Hispanic Caucus chair declines Trump White House invite

Hispanic Caucus chair declines Trump White House invite
© Greg Nash

Congressional Hispanic Caucus (CHC) Chair Michelle Lujan GrishamMichelle Lynn Lujan GrishamNew Mexico says EPA abandoned state in fight against toxic 'forever chemicals' Walmart to stop selling guns in New Mexico New Mexico governor to Nike after Arizona snub: 'Let's talk' MORE sent a letter to President TrumpDonald John TrumpTrump watching 'very closely' as Portland braces for dueling protests WaPo calls Trump admin 'another threat' to endangered species Are Democrats turning Trump-like? MORE Thursday rejecting an invitation to a reception honoring Hispanic Heritage Month.

Lujan Grisham, who is also the Democratic nominee for governor in New Mexico, slammed some of the White House’s policies and Trump's rhetoric. 

“During your presidential campaign and as president, you demonized and dehumanized the Hispanic community and spread fear and untruths.

Members of both parties criticized Trump on Thursday for denying on Twitter that nearly 3,000 people died after two hurricanes and saying that the number.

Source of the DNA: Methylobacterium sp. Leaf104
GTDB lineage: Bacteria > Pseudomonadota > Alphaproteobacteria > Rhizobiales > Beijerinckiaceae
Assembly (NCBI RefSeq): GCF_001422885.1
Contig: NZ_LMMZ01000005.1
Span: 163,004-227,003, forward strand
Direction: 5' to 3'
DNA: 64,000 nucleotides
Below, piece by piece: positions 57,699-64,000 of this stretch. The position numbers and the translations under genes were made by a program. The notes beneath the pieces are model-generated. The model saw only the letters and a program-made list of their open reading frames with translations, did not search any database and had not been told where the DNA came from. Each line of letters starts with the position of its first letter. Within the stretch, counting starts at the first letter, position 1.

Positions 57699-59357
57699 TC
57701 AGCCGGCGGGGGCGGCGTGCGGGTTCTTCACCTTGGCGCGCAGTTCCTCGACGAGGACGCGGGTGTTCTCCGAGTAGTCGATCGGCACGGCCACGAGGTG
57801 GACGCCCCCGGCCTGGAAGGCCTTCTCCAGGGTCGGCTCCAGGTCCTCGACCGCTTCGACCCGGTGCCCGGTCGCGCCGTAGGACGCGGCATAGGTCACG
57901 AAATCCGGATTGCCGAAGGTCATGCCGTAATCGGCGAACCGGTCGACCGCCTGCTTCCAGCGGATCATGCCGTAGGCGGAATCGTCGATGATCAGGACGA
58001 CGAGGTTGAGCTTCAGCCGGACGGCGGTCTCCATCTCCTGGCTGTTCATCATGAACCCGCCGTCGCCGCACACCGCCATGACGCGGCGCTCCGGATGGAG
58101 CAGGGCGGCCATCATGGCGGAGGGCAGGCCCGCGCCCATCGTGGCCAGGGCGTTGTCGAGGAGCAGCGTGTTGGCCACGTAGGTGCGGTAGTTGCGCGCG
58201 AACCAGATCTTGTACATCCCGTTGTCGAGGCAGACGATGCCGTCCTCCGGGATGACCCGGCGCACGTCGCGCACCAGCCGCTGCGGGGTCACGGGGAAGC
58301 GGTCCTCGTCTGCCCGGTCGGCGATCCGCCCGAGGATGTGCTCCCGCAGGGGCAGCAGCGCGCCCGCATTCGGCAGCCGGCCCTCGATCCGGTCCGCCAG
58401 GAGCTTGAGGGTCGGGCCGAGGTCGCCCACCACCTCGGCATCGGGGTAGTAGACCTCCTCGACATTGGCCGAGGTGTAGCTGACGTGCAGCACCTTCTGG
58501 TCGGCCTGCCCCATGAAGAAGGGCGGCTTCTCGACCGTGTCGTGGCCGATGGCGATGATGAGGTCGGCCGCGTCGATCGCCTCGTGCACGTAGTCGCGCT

The president said the number was done "by Democrats in order to make me look as bad as possible."

Lujan Grisham criticized Trump's tweets about the hurricanes and his rhetoric about immigration.

"You have ignored and recently tweeted lies about the devastation and loss of life in Puerto Rico from Hurricane Maria, compared immigration to an infestation, and attacked a judge because of his Hispanic heritage," she wrote. "That rhetoric is not only unbecoming of the President of the United States; it has no place in American political discourse."


“We are not a nation of fear, cruelty, division, or prejudice.  We are a nation of dignity, humanity, tolerance, and hope, and those shared, essential values transcend our political differences,” she added.

Grisham also specifically attacked the administration’s undermining of the Obama-era DACA program that granted legal status to undocumented immigrants brought to America as children.

Critics have claimed that the White House focused more on hurricanes as they struck states such as Texas and Florida than it did when they struck Puerto Rico.